What we don't know is that the male of the couple is her handler (initially I thought Russian husband, but he was also very close to MGPM, so I scrapped that idea.) Actually he handles both of them - and I'll let your imagination run with that.

So we'd finished our lunch and were walking back I'd not spoken a word of my suspicions, but when a rather plain but burly Russian (she was on the phone - the kind with an earpiece) woman followed us from a safe distance I wondered if the spies had put some kind of mind reading substance in our cuppaccino's? Without panicking I held back at an intersection, both waiting for there to be no traffic around and kindly allowing my shadow to continue ahead on her own path... Needless to say she did, along with the infantesque-like small child - I'd failed to notice - clinging to her hand. I guess I have to give it to her - great decoy!


PS. No Russian spies were hurt during this afternoon - illegibly


Popular posts from this blog

We love you Chewy

Earlier this week we had to make the hardest decision anyone with a pet will ever have to make. You have to be totally selfless, even though you’re fully aware of the devastating consequences. I’m typing this with tears streaming down my checks and my nose running. Over the last few weeks Chewy had slowed down, he wasn’t his beansy self, but we knew this might happen and just took everything slower. On Tuesday we went for our walks, he ate all his food and got as many treats as he could. On Tuesday night, he climbed into our bed. His breathing was heavy, the lymph glands in neck had hugely swollen and he was struggling to breathe. He was disorientated and wouldn’t eat or drink. He kept wanting to go outside, but wasn’t able to stand. I slept next to him on the floor, in the other bedroom and came downstairs when wanted to. Eventually at about 5am we called the vet. She confirmed our worst fears. We booked an appointment for 7:45 that morning, we had a little time to say g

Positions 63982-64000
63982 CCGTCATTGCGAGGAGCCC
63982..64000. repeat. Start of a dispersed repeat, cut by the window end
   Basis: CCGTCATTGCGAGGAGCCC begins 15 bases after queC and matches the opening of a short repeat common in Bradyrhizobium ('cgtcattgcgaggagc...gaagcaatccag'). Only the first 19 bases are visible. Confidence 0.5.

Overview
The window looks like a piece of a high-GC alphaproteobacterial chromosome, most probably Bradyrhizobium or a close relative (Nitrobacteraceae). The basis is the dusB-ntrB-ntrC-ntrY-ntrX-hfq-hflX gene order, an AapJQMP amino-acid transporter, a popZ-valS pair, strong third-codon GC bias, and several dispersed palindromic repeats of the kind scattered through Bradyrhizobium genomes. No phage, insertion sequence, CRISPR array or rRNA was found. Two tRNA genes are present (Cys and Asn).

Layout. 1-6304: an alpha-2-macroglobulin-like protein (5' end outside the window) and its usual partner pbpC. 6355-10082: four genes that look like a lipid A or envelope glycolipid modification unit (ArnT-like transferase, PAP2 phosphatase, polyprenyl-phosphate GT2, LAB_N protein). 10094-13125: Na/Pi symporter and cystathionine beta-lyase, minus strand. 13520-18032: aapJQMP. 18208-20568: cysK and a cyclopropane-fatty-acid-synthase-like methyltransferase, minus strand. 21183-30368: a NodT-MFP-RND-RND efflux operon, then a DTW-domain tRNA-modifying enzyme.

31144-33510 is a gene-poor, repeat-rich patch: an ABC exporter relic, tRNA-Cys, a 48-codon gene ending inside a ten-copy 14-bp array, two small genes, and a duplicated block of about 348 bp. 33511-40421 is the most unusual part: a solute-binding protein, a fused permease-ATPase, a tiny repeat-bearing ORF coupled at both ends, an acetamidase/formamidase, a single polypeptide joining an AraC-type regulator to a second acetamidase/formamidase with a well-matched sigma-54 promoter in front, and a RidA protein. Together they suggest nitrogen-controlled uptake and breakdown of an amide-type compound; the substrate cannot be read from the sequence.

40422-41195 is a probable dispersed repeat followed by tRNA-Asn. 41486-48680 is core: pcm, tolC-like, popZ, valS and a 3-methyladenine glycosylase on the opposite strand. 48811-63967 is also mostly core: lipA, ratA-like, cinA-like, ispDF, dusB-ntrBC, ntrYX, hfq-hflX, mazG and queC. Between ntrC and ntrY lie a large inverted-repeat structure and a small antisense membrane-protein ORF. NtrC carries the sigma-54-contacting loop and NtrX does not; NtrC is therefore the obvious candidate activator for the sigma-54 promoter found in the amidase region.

Dining room blues

We'd initially thought to give ourselves some time to live in the house before decorating, you know, to get to know the space and how it'll be used... two months in and the dining room is first up! It's pretty obvious, we're going to be eating in there! It was an easy decision (we both agreed with each other) the walls were going to be a dark blue, both have pretty much floor to ceiling windows next to them, so we weren't too worried about the space feeling dark.  Farrow & Ball's Hague Blue was our first choice... so we got a sample. And samples of Stifkey Blue , Drawing Room Blue and Pitch Blue , you never know what it's going to look like on the wall... although the colour samples are a pretty good indication.   With a sort of naughty-child feeling the sample patches were painted onto the wall. It felt quite rebellious just painting stripes onto the wall, clearly ruining the paint already there. But also quite exciting, taking the first of m

My darling dog has cancer

My darling dog has cancer About two-and-a-half weeks ago, on a Friday evening after the Husband had been away for work for the week, the three of us, He, Chewy and myself were sat on the sofa, having a catch-up. The Husband mentioned that Chewy’s glands (lymph nodes) were really big. A bit of back-story, he eats EVERYTHING! He has a keen eye for what we’ve termed a ‘poopsicle’ and happens to chance upon these seemingly tasty snacks rather regularly on his walks. He’s also partial to stale bread that some unwitting fellow has left out for the birds. Or the remainders of a teenagers discarded dinner. Let’s not mention the rotting snacks the fishermen leave behind during fishing season… I think you understand then, that we often have a dog with a bit of a dodgy tummy*. We’re no strangers to probiotics. So, obviously we squeezed probiotics onto his handcrafted meals, and kept and eye on what was going on. But coupled with the swollen glands, we called the Vet and they r